AOS Events

An event is used to attach to a method the detection of a particular event occurring during the execution of a method. This AOS object is constructed in such a way that the triggering of the associated action is immediate. It is attached to a method. Thus, an event will always trigger in the context of the execution of the AOS action to which it is associated (or in one of the daughter actions). Example:

The name of the event is the identifier of the event. He must be unique. It is specified by the user. It is obligatory.

The description of the event is the text to understand the meaning of the latter, it is intended for code reviewers and has an informative value. This field is required. The code will not compile in case of no description.

"Event" is the keyword referring to the event type in AOS. This field is required and case-sensitive.

The "on" parameter defines the condition to be checked to trigger the event. This is a Boolean expression that is checked before each "execution round" of the action in which the event is encapsulated. This parameter is required.

The "do" parameter defines the action to be performed in case of a verified condition.

The events are used for example in the context of "listening loops", which are written to monitor certain variables of the installation (typically the pressures in the context of a safety loop). They allow, for example, to react immediately when the monitored variable reaches an alarming value.

AOS Implementation details

Behind the scenes, the operation of the AOS language is based on the implementation of programming logic written in Java, and designed to limit the impact of the AOS code on the available computational resources. Indeed, if the written AOS code is particularly complex (typically in the case of a large number of actions nestings), we do not wish to observe a significant slowdown in the execution of the program (because it must follow a tempo imposed by the physical reality of the operation of the installation). For this reason, the language AOS, and more generally the layer N1 which encapsulates it, are based on a general principle, which is that of the discretization of time.

Thus the N1 is "clocked", and executes a new step of its script every 250 ms (value of the time step by default between two executions). This point is important: it explains why there may be a gap between when an action is supposed to run and the actual moment it actually runs. However, this offset remains low, and acceptable given the operating rates of industrial machines driven by the N.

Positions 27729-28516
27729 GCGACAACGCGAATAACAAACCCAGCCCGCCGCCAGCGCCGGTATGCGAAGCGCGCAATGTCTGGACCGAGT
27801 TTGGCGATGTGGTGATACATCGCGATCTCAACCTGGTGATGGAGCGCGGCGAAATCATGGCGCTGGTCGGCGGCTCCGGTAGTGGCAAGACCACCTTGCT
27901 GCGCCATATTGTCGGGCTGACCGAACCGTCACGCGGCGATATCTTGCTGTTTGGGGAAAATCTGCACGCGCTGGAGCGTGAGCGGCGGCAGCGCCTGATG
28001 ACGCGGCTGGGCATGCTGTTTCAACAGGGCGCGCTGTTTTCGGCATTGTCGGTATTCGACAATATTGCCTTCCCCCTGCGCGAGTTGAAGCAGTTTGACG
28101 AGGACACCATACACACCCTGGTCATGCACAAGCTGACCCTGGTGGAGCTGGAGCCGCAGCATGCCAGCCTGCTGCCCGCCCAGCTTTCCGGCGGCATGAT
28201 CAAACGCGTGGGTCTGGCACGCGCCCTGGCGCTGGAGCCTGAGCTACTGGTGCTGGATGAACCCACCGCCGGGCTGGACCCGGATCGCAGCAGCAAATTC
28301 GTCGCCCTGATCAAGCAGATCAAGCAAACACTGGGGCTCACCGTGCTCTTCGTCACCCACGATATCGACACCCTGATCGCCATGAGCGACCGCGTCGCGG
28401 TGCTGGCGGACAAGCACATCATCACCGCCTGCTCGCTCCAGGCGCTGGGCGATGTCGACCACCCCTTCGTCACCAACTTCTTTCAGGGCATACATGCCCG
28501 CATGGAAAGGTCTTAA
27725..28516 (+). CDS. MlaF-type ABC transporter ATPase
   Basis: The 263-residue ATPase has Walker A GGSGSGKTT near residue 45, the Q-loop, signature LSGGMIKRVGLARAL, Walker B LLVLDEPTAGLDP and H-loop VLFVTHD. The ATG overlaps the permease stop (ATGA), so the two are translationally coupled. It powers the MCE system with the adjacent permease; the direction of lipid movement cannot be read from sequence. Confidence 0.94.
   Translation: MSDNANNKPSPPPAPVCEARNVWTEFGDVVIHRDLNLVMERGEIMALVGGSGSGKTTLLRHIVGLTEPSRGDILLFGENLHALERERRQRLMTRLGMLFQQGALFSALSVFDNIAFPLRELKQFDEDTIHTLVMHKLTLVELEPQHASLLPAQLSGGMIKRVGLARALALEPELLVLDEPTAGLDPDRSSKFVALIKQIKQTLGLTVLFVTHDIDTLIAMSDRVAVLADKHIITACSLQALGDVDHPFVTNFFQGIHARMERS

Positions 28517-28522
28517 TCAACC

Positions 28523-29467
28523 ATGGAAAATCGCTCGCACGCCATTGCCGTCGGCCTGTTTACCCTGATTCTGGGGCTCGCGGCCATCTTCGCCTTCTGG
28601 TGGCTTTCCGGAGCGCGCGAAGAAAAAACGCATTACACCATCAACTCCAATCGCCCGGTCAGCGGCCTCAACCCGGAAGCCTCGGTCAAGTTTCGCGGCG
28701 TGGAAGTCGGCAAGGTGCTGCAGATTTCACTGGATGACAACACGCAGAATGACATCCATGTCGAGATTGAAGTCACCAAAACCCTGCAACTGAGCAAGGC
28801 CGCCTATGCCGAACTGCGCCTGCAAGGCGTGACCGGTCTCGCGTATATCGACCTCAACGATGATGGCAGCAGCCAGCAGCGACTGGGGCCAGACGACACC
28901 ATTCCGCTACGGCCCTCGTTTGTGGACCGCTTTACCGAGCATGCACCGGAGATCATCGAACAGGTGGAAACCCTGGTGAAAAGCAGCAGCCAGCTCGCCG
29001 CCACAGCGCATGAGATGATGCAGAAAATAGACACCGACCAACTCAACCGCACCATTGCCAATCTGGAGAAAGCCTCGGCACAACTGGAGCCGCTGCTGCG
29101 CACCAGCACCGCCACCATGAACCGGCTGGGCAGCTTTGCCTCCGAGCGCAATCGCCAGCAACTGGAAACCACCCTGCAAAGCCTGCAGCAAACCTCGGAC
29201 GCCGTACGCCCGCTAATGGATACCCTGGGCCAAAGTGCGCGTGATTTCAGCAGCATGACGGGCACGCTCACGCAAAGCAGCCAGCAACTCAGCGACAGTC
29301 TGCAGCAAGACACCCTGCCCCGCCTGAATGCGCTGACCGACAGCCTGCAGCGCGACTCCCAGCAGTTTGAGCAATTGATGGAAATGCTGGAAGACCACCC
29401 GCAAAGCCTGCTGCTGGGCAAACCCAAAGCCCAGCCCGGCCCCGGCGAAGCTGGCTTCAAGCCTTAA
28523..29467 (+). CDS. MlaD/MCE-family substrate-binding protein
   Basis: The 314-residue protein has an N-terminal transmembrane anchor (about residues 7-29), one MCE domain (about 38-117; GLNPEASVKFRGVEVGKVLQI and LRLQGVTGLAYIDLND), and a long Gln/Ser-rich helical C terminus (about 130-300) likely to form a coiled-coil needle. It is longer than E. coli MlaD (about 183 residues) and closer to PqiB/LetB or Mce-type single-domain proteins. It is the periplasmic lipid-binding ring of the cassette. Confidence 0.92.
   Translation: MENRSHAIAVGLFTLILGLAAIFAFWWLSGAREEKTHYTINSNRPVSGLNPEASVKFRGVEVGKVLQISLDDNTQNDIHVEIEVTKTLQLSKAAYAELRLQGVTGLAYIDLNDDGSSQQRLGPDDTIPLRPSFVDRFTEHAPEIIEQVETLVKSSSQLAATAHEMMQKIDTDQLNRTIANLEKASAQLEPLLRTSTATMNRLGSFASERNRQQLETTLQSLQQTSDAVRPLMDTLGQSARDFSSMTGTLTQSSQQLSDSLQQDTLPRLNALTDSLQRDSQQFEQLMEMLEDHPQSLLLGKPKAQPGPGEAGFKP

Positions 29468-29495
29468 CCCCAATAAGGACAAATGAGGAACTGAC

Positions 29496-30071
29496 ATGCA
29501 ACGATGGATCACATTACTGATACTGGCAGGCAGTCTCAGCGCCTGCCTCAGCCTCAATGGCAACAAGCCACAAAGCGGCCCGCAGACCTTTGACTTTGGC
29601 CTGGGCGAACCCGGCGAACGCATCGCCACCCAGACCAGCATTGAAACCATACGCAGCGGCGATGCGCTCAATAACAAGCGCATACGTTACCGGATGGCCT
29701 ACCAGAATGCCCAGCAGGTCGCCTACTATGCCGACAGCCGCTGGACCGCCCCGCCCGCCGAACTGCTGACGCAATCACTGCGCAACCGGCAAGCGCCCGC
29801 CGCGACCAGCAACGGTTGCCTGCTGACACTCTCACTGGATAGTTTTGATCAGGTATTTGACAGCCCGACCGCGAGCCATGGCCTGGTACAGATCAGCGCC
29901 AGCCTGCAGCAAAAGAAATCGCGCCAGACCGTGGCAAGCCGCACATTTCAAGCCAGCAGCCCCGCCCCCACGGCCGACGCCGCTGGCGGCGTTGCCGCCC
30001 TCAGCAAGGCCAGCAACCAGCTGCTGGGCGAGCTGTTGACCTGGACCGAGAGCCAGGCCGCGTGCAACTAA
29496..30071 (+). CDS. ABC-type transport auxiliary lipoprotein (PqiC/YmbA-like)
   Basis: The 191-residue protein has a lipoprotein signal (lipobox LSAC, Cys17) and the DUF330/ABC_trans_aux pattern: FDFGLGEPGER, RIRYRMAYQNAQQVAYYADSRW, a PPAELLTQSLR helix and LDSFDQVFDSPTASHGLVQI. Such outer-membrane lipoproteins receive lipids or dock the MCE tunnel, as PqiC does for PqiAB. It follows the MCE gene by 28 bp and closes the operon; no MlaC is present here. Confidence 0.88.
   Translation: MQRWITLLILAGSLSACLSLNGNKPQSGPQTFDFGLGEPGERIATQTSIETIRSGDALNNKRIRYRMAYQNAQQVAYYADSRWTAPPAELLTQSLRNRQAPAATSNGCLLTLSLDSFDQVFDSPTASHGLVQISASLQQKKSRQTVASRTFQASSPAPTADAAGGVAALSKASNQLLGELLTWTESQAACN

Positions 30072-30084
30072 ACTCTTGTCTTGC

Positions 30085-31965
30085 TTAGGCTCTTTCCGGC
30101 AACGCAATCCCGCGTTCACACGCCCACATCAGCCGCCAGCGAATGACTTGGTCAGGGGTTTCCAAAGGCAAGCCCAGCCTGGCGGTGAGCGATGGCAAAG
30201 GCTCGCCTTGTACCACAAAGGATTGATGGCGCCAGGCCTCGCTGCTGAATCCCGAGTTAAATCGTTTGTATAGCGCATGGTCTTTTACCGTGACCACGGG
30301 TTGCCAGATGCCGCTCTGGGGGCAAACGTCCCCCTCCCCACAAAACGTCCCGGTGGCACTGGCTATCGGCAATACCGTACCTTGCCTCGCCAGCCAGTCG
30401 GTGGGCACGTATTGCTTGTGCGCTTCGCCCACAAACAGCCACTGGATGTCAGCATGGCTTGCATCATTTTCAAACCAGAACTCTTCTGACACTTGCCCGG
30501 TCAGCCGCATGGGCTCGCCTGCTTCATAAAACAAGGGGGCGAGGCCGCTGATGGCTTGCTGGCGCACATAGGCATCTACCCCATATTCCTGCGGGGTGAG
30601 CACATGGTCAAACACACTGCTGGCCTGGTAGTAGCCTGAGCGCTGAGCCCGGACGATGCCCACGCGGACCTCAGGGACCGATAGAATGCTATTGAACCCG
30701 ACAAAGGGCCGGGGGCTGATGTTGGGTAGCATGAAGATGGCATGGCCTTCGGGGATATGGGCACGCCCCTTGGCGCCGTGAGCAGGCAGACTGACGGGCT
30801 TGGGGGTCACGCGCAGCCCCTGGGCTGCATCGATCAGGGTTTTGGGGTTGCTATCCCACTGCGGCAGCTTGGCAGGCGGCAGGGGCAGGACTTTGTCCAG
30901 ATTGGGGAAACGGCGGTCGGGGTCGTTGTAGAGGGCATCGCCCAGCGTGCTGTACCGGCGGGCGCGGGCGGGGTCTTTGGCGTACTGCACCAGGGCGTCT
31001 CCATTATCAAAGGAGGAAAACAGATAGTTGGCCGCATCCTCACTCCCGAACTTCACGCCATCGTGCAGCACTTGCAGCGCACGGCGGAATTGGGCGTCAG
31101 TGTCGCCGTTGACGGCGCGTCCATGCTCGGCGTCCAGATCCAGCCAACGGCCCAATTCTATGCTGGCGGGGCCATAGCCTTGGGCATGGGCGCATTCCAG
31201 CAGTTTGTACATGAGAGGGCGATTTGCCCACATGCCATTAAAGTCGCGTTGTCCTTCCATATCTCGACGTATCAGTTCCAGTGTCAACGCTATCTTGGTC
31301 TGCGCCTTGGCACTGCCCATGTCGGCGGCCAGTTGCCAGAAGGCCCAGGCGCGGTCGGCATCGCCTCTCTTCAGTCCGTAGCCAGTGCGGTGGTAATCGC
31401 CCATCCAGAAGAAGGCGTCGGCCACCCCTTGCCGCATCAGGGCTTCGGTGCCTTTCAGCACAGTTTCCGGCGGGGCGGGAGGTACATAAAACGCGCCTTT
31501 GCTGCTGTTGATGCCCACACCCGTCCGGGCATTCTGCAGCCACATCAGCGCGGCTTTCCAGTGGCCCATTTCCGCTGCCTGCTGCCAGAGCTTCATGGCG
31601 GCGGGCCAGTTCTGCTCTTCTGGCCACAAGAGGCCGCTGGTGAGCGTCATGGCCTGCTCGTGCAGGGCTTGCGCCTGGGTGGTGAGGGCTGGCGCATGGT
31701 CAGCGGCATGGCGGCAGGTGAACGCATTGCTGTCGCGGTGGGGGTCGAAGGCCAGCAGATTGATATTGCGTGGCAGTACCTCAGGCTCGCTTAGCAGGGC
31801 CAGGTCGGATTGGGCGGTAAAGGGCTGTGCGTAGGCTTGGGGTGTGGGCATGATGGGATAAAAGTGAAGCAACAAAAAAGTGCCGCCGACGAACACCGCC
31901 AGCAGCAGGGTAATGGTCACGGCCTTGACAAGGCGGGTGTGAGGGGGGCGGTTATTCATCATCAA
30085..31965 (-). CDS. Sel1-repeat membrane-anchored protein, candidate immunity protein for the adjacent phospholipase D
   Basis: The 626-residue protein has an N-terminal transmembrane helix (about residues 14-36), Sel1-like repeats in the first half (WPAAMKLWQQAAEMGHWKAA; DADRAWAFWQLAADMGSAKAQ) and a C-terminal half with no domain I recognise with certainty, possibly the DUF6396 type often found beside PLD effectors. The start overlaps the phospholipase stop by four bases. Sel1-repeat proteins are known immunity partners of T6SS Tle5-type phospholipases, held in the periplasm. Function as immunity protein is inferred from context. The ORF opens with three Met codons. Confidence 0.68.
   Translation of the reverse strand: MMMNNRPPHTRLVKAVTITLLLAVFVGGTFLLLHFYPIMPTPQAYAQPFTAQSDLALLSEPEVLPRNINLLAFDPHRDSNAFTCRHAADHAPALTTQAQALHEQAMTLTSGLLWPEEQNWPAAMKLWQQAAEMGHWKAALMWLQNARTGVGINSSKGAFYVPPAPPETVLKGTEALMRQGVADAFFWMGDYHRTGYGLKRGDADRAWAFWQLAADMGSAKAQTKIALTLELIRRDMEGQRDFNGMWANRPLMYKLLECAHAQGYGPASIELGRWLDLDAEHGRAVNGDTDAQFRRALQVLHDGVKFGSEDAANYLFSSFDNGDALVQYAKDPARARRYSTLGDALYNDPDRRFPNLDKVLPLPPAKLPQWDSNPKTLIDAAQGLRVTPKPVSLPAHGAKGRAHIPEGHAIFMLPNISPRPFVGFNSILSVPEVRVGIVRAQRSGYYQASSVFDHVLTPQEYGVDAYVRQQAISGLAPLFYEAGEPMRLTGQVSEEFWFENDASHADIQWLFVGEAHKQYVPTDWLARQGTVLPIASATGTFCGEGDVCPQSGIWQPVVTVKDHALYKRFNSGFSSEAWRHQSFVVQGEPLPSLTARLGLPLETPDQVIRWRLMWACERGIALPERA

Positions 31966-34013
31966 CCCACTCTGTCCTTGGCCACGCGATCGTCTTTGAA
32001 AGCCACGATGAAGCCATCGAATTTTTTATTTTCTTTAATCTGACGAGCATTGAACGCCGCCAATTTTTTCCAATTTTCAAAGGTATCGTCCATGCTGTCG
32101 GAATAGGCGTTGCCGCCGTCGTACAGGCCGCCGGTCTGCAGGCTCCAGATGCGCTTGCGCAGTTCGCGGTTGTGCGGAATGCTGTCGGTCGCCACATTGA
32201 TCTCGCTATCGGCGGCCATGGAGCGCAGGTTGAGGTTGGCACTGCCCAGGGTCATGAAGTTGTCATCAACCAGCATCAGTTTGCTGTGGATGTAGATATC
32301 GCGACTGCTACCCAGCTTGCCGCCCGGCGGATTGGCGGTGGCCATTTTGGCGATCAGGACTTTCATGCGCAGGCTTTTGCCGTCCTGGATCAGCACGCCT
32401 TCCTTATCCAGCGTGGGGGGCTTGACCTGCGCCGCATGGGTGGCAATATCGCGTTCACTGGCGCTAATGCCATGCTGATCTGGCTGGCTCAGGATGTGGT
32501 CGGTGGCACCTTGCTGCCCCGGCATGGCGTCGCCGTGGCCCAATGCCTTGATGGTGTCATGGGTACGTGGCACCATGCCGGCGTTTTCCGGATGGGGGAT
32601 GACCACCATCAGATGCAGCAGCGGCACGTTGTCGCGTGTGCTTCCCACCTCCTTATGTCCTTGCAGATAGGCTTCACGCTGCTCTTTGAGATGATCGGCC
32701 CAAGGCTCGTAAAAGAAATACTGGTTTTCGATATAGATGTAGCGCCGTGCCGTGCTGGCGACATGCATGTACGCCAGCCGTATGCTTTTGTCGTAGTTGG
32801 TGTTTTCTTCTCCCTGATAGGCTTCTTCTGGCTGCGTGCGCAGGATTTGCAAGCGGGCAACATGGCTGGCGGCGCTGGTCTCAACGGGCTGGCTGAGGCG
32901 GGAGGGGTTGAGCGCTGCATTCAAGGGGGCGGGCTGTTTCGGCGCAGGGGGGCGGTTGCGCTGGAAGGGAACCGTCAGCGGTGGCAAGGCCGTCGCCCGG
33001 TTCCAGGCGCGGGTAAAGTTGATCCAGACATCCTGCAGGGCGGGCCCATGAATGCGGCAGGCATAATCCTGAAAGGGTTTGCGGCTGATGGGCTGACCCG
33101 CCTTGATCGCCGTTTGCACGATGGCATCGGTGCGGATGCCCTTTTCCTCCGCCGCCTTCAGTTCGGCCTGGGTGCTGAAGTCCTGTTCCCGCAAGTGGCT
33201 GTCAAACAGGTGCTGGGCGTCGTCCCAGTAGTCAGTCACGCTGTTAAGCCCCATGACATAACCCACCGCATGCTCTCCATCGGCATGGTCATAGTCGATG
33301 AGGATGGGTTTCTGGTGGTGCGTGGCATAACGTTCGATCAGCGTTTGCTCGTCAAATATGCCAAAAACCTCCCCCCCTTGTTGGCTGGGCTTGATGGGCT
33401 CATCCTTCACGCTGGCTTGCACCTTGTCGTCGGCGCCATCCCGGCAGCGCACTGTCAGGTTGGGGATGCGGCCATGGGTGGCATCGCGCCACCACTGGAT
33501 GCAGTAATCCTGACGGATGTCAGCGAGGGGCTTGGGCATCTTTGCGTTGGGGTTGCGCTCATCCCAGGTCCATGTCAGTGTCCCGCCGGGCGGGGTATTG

Associated with this discretization of time, a second major principle of the N1 layer must be described here: it is the principle of the single thread. It is like managing, in a thread (a thread, in java, is a "thread of execution", in which one can play a program independently and isolated, and especially concomitant with the other threads launched in parallel) unique, the simultaneous execution of several actions. This avoids the creation of a new thread with each new action to be played in parallel with others. A thread is indeed resource intensive, and the accumulation of too many of these may cause an error during the execution of the program. This principle does not, however, prevent the simultaneous execution of several actions. Indeed, with each new "run of execution" of the program written in AOS at the level of the N1, each of the actions to be played in parallel executes its own "tour", in a completely independent and concomitant way to the others.

What to remember: The execution rate of the program and the architecture of the java layer on which the N1 level and the associated AOS language are based imply limitations in the writing of the AOS code. Typically, the time scale is defined at 250 ms, it is useless to define times inferior to this value, for example a delay with a duration of 100 ms will have no sense, since the script will actually wait 250 ms between the start of the delay and the next turn (which will mark the end of the action). These elements must be kept in memory when writing code in AOS.